Photos from the Vault

Highway 101 became safer in the ’60s — by eliminating ‘dangerous’ intersections

A photo shows Highway 101 in San Luis Obispo circa the early 1960s.
A photo shows Highway 101 in San Luis Obispo circa the early 1960s.

A quick way to start a heated conversation is to bring up the topic of highway improvements.

Unlike water and sewer pipes, which are hidden underground, a highway represents public tax dollars and engineering on display right in front of the windshield.

When highways work as planned, they are unmemorable. When we do remember them, it is often because of trouble — from inconvenient waiting in traffic to the tragic aftermath of collisions.

The 1950s and ’60s were a time of rapid roadway improvements, as a Telegram-Tribune story from 1962 shows.

Grade crossings on the expressway were being eliminated along Highway 101 from Paso Robles to just north of Pismo Beach.

Much of the highway has been upgraded to freeway status. However, there are still dangerous vestiges of the expressway.

Grade crossings at Wellsona Road and El Campo Road have contributed to fatal collisions.

According to the Urban Institute, highway spending nationwide has fallen from fourth to sixth position in state and local spending allocations over the last few decades. Education, public welfare, health, police and corrections all place ahead of highways.

The Urban Institute says California has one of the lower per capita spending rates. States with higher spending devote almost half their highway budgets on snow plowing.

The Telegram-Tribune published this unbylined story about highway improvements on Dec. 29, 1962.

More Ahead in 1963

Highway Improvements for County

Construction and improvement of state highways in San Luis Obispo County proceeded at a significant rate during the past year according to the division of highways.

On U.S. 101 major efforts were concentrated on converting four-lane divided expressways to full freeways by eliminating several grade crossings. First to be completed during the year was the Los Osos road interchange, two miles south of San Luis Obispo, at a cost of approximately $103,000.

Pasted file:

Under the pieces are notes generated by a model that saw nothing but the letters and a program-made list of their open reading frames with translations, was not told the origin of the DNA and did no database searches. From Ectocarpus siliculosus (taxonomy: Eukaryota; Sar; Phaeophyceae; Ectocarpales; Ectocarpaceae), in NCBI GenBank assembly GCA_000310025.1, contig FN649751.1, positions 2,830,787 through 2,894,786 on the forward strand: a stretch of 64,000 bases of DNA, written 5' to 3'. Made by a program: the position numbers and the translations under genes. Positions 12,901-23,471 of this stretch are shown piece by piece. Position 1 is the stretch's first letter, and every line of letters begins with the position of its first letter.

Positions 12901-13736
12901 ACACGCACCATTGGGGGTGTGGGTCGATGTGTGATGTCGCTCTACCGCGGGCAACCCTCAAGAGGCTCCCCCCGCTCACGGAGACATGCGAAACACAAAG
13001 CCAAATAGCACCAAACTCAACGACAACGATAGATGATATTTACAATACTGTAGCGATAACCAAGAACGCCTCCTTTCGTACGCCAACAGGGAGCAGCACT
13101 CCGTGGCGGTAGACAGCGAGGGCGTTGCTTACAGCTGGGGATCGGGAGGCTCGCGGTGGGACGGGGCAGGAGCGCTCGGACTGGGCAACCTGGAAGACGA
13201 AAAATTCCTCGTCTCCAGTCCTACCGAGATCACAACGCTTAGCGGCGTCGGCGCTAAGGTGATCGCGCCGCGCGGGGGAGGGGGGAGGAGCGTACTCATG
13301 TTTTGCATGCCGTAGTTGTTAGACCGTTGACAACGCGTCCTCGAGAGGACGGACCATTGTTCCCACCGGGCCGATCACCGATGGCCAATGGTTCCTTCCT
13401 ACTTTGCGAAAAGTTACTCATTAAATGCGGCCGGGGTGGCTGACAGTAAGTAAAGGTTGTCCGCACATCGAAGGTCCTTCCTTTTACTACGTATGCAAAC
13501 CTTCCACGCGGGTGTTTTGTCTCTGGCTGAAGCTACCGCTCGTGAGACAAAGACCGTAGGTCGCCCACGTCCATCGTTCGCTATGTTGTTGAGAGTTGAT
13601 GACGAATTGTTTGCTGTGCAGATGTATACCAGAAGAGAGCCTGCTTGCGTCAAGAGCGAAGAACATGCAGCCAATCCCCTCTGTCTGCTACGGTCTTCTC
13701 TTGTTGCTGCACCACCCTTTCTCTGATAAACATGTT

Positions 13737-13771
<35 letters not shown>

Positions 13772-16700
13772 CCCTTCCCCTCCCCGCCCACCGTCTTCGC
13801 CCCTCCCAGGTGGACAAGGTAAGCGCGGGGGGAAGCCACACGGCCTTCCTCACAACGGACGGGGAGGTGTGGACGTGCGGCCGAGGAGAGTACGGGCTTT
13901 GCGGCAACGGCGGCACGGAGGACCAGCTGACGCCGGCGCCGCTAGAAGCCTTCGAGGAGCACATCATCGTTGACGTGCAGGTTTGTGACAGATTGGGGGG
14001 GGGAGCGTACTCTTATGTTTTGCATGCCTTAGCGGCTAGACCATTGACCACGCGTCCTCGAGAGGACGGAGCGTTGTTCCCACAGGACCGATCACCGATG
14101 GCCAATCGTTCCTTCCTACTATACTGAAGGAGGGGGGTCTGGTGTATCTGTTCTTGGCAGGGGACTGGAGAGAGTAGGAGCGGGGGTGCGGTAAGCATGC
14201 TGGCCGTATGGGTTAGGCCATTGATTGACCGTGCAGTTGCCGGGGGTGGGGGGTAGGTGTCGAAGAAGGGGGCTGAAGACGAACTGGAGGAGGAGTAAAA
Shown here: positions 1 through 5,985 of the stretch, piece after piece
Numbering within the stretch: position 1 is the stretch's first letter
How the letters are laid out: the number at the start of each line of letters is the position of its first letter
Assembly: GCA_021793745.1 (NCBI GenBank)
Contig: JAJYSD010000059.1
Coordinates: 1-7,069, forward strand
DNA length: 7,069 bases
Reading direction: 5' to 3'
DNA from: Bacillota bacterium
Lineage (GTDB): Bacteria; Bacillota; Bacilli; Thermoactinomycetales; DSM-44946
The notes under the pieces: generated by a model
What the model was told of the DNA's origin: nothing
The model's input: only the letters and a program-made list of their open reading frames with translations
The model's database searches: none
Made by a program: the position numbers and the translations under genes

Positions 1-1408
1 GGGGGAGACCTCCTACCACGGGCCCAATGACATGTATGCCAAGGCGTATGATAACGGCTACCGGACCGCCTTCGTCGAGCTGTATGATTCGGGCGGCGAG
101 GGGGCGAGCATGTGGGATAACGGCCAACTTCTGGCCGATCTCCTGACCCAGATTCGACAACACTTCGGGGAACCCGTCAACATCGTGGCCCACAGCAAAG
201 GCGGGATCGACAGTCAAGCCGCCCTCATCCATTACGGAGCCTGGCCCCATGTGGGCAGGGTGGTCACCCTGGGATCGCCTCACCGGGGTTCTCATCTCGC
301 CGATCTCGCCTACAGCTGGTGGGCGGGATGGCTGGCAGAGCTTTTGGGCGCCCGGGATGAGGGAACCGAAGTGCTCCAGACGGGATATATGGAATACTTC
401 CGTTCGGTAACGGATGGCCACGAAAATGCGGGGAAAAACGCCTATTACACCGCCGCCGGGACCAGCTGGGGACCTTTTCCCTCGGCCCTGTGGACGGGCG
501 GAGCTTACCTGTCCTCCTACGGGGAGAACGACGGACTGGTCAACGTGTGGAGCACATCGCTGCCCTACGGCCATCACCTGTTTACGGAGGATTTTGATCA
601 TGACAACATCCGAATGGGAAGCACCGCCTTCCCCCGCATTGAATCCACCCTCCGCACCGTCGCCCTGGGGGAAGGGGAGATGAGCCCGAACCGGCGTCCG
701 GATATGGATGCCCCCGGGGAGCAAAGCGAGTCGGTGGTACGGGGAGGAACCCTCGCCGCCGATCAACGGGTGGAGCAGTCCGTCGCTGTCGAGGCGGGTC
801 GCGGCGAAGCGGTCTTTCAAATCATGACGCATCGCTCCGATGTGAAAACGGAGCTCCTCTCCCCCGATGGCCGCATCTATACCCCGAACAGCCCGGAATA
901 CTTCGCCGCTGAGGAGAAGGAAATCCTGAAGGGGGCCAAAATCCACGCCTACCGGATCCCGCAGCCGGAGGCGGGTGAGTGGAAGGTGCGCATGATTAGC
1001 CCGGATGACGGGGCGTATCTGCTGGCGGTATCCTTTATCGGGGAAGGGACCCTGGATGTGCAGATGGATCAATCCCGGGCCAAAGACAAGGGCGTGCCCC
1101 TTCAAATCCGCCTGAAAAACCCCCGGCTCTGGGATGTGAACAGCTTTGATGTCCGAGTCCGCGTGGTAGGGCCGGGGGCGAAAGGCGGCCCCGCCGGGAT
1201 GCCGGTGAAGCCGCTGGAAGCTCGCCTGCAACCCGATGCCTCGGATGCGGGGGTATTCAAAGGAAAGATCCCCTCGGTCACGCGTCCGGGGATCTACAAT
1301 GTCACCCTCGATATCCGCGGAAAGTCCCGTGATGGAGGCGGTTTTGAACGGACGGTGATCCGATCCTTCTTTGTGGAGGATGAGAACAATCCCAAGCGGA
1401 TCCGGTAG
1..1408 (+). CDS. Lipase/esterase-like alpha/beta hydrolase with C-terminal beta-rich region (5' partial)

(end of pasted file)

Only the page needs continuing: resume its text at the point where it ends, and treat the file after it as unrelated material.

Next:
Aerial view of Highway 101 dated April 1962. Los Osos Valley Road overcrossing is under construction. The connection to Los Osos Valley Road would be decades in the future, the sewer plant and Madonna Plaza had not been built. Telegram-Tribune

Construction of the Madonna Road interchange at the southern city limits of San Luis Obispo is approximately 60 percent complete and should be open to traffic in April 1963. Completion of this $780,000 project will eliminate a long recognized dangerous traffic intersection.

Construction of diamond-type interchanges at Curbaril and Santa Barbara avenues in the southern part of Atascadero was recently completed at a cost of approximately $685,00 and more interchanges are planned in the near future to eliminate dangerous grade crossings of U.S. 101 between Atascadero and Paso Robles.

Also during the next calendar year construction should get underway on conversion of expressway to freeway from just north of Pismo Beach to the Los Osos interchange. Included in this eight-mile section of highway will be interchanges at Shell Beach and Avila road. Nearly $5,000,000 will be required to complete this major expressway conversion work.

On state sign route 1 completion of 12 miles of improved two-lane highway between Cayucos and Cambria, built to modern standards, eliminated another dangerous highway that had been subjected to increasingly heavy traffic particularly by tourists to this scenic area. Approximately $1,800,000 was required to finance this project.

Recently construction began on a two-lane relocation of state sign route 1 to bypass the town of Cambria to the south. The project begins 1.5 miles south and ends 1/2 mile south of San Simeon Creek north of Cambria. Completion of this $1,300,000 project is expected in September 1963.

Buena Vista Avenue over-crossing in San Luis Obispo, under construction for Highway 101 as the freeway was being built. This undated photo is from the late 1950s. Telegram-Tribune

Construction of the 6.5 miles, $2,000,000 freeway, between Morro Bay and Cayucos, is now approximately 65 per cent complete and is expected to be open to traffic by April 1963, eliminating another significant bottleneck on this well traveled route.

Other significant project included a major improvement of 6.5 miles of the Cuyama Road, state sign route 166, at a cost of nearly $2,000,000; reconstruction of 1.8 miles of U.S. 466, Morro Bay-Atascadero highway between San Gabriel Road and U.S. 101, at a cost $252,000; and a resurfacing of 2.2 miles of U.S. 101, at a cost of$123,788.

Along with other projects designed to repair, improve or landscape state highways in this area approximately $8,500,000 was allocated for state highway construction and improvement in San Luis Obispo during this past year.

Other major projects are in advanced stages of planning and design and will be scheduled for construction as soon as funds can be allocated from the state highway budget.

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